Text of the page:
Modern societies are increasingly culturally heterogeneous, with many more traits in the population than are held by any given individual. Furthermore, the internet and other forms of rapid telecommunication allow individuals to develop complex and specific preferences that were previously unavailable in our cultural history. With MADAM we can ask how population heterogeneity influences marriage and divorce rates by investigating the consequences of changing the number of population traits, N, and the number of individual traits, k. Population heterogeneity is defined here as the ratio of unique traits in the population to unique traits held by an individual. Figure 2 presents the results of MADAM for three different numbers of population traits and Figure 3 presents results for 6 different numbers of individual traits, showing the average of 1000 model runs for each parameter setting.

As the number of traits, N, in the population increases, holding the number of individual traits, k, constant, heterogeneity in the population goes up, causing peak first marriage rates to go down and be pushed to older ages (Figure 2). Divorce rates follow a similar pattern, but are reduced to a lesser degree than marriage curves. As populations become more heterogeneous, the best-matching partners become rarer in the population and thus harder to find, and individuals take longer to ultimately find worse matches. Conversely, as populations become more homogenous, marriage and divorce rates go up and the average age at first marriage goes down.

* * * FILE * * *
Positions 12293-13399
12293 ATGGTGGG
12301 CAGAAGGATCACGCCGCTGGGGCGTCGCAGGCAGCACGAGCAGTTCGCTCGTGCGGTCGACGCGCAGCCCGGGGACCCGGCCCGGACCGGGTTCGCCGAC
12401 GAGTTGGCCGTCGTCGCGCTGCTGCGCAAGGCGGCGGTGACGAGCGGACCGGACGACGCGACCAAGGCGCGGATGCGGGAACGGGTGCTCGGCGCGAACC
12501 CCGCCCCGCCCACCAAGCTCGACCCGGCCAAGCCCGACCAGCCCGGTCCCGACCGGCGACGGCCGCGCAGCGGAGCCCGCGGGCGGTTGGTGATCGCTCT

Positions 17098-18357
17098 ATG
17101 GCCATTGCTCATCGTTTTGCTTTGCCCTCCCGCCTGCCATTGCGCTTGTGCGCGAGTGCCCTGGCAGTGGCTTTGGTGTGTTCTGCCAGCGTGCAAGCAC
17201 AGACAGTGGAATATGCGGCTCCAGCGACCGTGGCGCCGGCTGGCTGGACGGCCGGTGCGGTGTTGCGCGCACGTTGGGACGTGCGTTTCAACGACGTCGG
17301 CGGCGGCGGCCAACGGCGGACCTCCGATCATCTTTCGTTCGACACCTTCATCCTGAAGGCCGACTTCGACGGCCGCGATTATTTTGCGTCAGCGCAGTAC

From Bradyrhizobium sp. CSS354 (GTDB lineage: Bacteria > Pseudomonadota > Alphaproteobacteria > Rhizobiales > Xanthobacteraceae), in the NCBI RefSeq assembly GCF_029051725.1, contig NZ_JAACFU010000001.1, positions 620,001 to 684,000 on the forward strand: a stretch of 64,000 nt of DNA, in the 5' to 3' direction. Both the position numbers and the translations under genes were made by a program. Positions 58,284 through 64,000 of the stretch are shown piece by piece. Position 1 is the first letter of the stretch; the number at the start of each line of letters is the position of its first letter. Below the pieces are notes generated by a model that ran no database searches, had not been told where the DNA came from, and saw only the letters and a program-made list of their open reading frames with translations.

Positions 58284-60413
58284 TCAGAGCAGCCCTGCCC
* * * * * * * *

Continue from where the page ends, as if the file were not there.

Figure 2. Age at first marriage and divorce hazard rates for differing levels of N population traits in a population with exponential rates of relaxing expectations. Lines represent mean results for 1000 replications each of 100 males and 100 females who meet only 4 individuals of the opposite sex per year. Individuals have 10 traits (k) sampled from the number of population traits. Satisfice levels start at 10 and are exponentially relaxed according to each individual's relaxation rate, λ, sampled from the normal distribution N(0.02, 0.01). Thin lines represent hazard rates for marriage; thick lines for divorce. Time is measured in model years from the onset of reproductive age (approximately 10)

Decreasing the number of individual traits while keeping the number of population traits constant also increases population heterogeneity. Again, both marriage and divorce rates shrink and shift to older ages as population heterogeneity increases, as shown in Figure 3 (where as usual satisfice level j always starts at k).

Figure 3. Age at first marriage and divorce hazard rates for differing levels of k individual traits (indicated in circles; thin upper lines represent marriage, thicker lower lines represent divorce), with N = 15. Satisfice levels start at j = k. Otherwise the simulation parameters are as in Figure 2. As the number of individual traits k are reduced relative to the number N of traits in the population, the peak age at first marriage and peak divorce rate move to older ages